Carnival Cruise
Cuba-born passengers allowed to enter the country via sea after the Cuban government lifted a ban Reuters

After a 38-year wait, the first US cruise ship has finally set sail on a historic trip to Cuba from Miami. Adonia, a passenger vessel from Carnival cruise's Fathom line, left around 4.00pm local time on Sunday and will arrive in the Cuban capital of Havana on Monday (2 May) morning.

The seven-day cruise, with 704 passengers aboard, is also scheduled to visit the ports of Cienfuegos and Santiago de Cuba, according to media reports.

The cruise will mark a new milestone in an otherwise thawed relations between the US and the Cuban government. The last cruise to Cuba from the US was in 1978.

Havana had earlier banned Cuban-born passengers from arriving in the country by sea. However, on 22 April it loosened its policy after cruise firm Carnival said it would only sail if the government amended its law.

Restarting the cruise was an important part of US President Barack Obama's bid to increase tourism to Cuba after the 17 December 2014 decision to restore diplomatic relations with the country.

According to Carnival's website, Adonia will set sail every other week from Miami to Cuba, with a goal of featuring a variety of cultural and educational activities. Bookings starts from $1,800 (£1,231) per person and go up to $7,000.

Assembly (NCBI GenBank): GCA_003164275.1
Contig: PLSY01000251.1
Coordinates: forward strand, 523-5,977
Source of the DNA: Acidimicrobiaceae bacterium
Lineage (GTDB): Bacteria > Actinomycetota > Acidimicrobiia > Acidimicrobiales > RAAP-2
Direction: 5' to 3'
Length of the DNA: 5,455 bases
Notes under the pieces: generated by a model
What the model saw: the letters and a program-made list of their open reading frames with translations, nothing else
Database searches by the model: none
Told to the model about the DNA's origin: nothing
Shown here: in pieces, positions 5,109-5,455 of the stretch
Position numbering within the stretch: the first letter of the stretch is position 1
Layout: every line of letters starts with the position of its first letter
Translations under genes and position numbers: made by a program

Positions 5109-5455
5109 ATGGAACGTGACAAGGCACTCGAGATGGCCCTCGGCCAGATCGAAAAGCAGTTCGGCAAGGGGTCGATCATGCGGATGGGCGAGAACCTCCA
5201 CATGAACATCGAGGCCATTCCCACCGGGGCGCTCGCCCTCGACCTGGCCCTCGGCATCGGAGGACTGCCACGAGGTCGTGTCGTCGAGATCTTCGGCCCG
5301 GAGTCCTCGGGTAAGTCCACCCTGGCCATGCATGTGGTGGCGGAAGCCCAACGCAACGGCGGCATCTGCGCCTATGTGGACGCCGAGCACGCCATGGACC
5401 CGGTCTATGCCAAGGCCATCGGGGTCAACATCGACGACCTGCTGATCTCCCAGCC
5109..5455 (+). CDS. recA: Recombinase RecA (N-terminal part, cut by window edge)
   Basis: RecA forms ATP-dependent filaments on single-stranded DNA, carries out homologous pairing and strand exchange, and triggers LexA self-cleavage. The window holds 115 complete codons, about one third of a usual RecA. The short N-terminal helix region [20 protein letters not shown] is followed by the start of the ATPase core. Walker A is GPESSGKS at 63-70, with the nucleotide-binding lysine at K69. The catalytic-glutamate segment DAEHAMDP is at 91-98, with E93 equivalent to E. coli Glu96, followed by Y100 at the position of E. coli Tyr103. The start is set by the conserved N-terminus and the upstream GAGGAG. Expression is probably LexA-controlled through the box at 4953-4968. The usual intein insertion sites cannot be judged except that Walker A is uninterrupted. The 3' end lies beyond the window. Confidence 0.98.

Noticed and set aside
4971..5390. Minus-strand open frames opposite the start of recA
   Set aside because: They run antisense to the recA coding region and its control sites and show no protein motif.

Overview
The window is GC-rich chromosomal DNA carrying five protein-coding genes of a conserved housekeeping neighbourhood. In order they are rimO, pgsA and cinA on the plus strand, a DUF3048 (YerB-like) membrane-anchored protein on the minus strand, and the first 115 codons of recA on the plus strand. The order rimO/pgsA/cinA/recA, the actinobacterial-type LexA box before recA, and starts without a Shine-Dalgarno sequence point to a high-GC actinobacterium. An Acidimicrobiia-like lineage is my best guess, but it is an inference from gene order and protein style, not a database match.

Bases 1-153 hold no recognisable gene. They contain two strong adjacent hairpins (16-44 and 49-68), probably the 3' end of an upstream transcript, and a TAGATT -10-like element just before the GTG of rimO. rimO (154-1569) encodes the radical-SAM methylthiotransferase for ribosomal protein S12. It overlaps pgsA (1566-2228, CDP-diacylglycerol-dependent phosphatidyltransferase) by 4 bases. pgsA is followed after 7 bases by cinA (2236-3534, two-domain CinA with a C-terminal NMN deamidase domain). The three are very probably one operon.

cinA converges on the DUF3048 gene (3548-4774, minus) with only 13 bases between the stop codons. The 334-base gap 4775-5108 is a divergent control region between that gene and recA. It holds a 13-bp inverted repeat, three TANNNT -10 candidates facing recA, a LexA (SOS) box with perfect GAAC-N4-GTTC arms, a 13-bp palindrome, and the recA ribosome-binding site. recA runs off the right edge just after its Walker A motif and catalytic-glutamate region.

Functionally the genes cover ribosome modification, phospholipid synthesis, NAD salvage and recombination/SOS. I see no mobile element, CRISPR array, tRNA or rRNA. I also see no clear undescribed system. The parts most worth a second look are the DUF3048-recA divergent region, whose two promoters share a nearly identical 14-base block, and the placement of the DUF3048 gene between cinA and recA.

Carnival's president Arnold Donald said: "Times of change often bring out emotions and clearly the histories here are very emotional for a number of people."

Since the restrictions were lifted very recently, only a couple of Cuban-born American passengers were on the cruise ship. Among those on board was 73-year-old Rick Schneider, who had almost given up a chance of sailing to Cuba in 1957. Schneider said he waited for years to make this trip and had even bought a Cuban flag for his travel, The Sun-Sentinel reported.

Another passenger Isabel Buznego, 61, left Cuba when she was five and was returning for the first time. "My dad wanted to come because he had never been able to come but he passed away," she said. "So I'm coming in his name. That is why I have so many different emotions, but I am mostly happy."

To some passengers, being on the Adonia for the sheer joy of being a part of history mattered. Mary Olive Reinhart, a retired parks service ranger, told the Miami Herald she and her friends from Philadelphia were drawn to the voyage by the adventure.

For Regina Patterson, 58, it is a place she always wanted to visit. "I want to see how they live, the music, what they eat and shopping, shopping, shopping!"

Alongside Adonia, a boat carrying activists protesting against the cruise has also set off for Havana.